The former Zimbabwean vice president who rode to power on the back of the soft military coup that ousted Robert Mugabe pledged to rebuild the country's economy as he mounted a triumphant return to the country. Emmerson Mnangagwa, who fled Zimbabwe two weeks ago amid a bitter power struggle inside the country's ruling party, landed at Harare's Manyame airbase on Wednesday afternoon 24 hours after Mr Mugabe was forced to step down. "I appeal to all genuine people of Zimbabwe to come together," Mr Mnangagwa told supporters gathered outside the Harare headquarters of Zanu-PF. "We are all Zimbabweans ... we need peace in our country and jobs, jobs, jobs." "He is now the former president of Zimbabwe," he said of Mr Mugabe, to loud cheers. Mr Mnangagwa praised the military, the speaker of parliament, and other party leaders for their support and revealed he had been in "constant contact" with the generals throughout the coup that resulted in Mr Mugabe resigning on Tuesday night. Emmerson Mnangagwa greets supporters gathered outside the Zanu-PF party headquarters in Harare on Wednesday Credit: Ben Curtis/AP The 75-year-old Zanu-PF grandee, who is nicknamed "The Crocodile," fled to Mozambique and then South Africa after Mr Mugabe fired him as vice president and kicked him out of the party on November 6. The move prompted Mr Mnangagwa?s allies in the Zimbabwean army to mount a military coup to force Mr Mugabe to step down and arrest allies of his wife, Grace Mugabe, who was making her own bid for power. Mr Mugabe resigned on Tuesday afternoon after Zimbabwe?s parliament prepared to launch impeachment proceedings against him. Mr Mnangagwa was elected head of Zanu-PF on Saturday and will be sworn in as the party's choice to complete Mr Mugabe's term as president on Friday. Lovemore Matuke, the party's chief whip, said the inauguration would take place in Harare?s 60,000 seat National Sports Stadium on Friday morning. Zimbabweans celebrate in the morning sun after President Mugabe resigned in Harare Credit: MIKE HUTCHINGS/ REUTERS But he will face intense pressure from the public and the international community to fix Zimbabwe's dysfunctional economy and to do away with the excesses that came to mark Mr Mugabe's rule. ?I want Ngwenya [the crocodile] to help change the constitution so that no one above 75 years will stand for public office again and all ministers must have a retirement age, just like all the civil servants? said Isaac Chamboko, a shoe vendor in the southern part of the city. The Movement for Democratic Change, Zimbabwe's main opposition party, has called for assurances that the next year's presidential elections will be free and fair amid fears that Mr Mnangagwa will retain the mechanism of authoritarian control he helped Mr Mugabe build. Morgan Tsvangirai, the leader of the MDC, warned ahead of Mr Mugabe's resignation on Tuesday that a "democratic Zimbabwe cannot be built by another un-democratic process". Timeline Robert Mugabe as leader of Zimbabwe Regional powers endorsed the change of guard in Zimbabwe on Wednesday, with Jacob Zuma, the president of South Africa, holding a meeting with Mr Mnangagwa before he boarded his plane to Harare. The African Union said it recognized the "Zimbabwean people have expressed their will," but praised Mr Mugabe for a "lifetime of service to the Zimbabwean nation" rather than criticize him for misrule. "President Mugabe will be remembered as a fearless pan-Africanist liberation fighter, and the father of the independent Zimbabwean nation. Today?s decision will go down in history as an act of statesmanship that can only bolster President Mugabe?s political legacy," Moussa Faki Mahamat, the chairman of the Commission of the African Union, said in a statement. Celebrations as Zimbabwe's President Robert Mugabe resigns 01:27 China, which emerged as a major investor in Zimbabwe during Mr Mugabe's authoritarian rule, said it respected Mr Mugabe's decision to step down and would continue "friendly" relations with the country. "China respects Mr. Mugabe's decision to resign, and he is still a good friend of the Chinese people," Lu Kang, a foreign ministry spokesman, said. Beijing avoided taking sides during the past week's political crisis in Zimbabwe. General Constantino Chiwenga, the head of the Zimbabwean armed forces and the architect of the coup that brought down Mr Mugabe, visited China shortly before the coup.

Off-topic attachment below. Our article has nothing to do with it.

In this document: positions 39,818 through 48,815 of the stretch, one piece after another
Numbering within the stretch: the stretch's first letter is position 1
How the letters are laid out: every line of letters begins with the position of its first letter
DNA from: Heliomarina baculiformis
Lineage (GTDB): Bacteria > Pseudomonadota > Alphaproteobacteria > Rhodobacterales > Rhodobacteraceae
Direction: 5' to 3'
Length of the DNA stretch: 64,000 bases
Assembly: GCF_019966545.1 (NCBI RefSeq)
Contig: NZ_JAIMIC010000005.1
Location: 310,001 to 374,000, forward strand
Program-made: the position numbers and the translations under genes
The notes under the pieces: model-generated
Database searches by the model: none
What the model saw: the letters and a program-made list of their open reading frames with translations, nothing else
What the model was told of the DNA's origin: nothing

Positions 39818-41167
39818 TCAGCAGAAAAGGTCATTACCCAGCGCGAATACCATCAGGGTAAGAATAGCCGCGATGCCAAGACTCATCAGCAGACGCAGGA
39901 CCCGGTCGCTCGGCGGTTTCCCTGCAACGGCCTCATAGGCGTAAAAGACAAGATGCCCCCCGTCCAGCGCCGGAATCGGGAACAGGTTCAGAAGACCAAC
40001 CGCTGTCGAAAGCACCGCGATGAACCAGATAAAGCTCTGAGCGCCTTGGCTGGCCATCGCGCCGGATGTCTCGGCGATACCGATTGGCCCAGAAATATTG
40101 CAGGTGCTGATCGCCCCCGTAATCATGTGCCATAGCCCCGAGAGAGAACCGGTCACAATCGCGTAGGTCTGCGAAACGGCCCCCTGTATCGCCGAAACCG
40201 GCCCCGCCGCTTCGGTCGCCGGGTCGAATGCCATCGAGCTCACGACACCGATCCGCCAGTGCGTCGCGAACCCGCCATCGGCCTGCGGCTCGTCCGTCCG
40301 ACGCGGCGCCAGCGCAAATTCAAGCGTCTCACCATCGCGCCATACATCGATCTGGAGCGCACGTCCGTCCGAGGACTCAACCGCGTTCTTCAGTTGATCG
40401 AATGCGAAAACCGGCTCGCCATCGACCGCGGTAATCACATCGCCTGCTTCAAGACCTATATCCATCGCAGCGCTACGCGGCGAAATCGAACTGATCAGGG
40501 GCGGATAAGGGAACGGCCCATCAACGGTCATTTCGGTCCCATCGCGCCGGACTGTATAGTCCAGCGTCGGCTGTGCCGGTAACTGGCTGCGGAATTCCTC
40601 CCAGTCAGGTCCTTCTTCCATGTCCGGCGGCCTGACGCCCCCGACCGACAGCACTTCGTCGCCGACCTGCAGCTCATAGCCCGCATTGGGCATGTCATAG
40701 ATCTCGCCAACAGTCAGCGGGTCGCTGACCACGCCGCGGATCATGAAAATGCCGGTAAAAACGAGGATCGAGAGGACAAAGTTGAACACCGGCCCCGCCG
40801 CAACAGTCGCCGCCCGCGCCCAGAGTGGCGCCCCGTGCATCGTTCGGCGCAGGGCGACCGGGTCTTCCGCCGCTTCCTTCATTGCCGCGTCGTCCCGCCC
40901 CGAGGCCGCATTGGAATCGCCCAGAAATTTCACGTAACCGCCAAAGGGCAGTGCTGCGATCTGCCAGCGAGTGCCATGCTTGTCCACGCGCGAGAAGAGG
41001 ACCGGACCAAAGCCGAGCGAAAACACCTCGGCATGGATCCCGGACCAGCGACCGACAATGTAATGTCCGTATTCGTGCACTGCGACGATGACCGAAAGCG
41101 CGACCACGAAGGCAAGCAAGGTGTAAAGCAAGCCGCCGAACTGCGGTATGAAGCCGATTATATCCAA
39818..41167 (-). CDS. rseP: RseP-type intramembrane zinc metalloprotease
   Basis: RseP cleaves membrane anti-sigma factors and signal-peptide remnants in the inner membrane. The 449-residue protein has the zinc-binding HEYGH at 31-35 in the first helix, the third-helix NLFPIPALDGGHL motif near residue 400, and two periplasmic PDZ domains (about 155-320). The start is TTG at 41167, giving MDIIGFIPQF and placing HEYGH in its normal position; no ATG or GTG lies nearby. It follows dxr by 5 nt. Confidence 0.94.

Richard Spencer Reportedly Banned From 26 European Countries